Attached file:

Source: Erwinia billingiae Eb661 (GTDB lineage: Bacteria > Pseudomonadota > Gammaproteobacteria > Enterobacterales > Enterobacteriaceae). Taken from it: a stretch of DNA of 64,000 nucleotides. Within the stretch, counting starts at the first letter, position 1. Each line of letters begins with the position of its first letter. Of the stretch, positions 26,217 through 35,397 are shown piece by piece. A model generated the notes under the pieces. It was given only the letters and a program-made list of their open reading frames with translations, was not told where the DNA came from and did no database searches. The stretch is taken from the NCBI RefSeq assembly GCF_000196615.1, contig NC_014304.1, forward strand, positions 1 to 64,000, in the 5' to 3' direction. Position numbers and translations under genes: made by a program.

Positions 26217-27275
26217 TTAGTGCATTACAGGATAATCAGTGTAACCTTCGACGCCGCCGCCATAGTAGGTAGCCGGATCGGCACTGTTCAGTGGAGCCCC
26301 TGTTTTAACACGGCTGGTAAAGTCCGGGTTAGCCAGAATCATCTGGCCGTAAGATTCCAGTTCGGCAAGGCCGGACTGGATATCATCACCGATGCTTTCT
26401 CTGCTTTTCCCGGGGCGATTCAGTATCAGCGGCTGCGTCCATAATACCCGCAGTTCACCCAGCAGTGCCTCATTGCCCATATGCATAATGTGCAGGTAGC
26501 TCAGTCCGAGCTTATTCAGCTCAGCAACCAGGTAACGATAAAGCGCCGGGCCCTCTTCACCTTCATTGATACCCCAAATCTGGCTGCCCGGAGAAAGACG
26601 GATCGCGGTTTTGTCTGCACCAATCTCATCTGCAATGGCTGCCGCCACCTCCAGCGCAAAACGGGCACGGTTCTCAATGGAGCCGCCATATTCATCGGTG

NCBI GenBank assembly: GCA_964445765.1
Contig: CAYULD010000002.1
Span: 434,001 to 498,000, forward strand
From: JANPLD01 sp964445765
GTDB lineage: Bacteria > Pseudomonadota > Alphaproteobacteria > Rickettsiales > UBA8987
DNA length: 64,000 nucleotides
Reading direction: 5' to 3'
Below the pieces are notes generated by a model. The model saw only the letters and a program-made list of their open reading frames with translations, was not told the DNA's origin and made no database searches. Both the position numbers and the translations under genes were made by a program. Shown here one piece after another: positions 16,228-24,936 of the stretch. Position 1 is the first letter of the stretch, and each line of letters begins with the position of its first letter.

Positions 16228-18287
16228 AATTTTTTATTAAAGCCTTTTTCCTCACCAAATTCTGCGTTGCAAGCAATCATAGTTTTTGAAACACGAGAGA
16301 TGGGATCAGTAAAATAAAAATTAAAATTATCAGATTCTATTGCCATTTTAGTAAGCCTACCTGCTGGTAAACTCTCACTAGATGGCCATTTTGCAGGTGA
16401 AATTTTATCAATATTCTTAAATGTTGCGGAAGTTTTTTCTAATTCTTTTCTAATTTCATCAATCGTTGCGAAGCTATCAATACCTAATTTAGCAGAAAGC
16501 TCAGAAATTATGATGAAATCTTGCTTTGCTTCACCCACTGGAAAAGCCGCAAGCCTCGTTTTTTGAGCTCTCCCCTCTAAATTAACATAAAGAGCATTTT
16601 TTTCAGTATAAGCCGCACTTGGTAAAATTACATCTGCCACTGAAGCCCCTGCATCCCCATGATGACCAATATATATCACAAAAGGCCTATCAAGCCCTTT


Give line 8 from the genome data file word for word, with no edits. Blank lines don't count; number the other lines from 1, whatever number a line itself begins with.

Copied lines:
NCBI GenBank assembly: GCA_964445765.1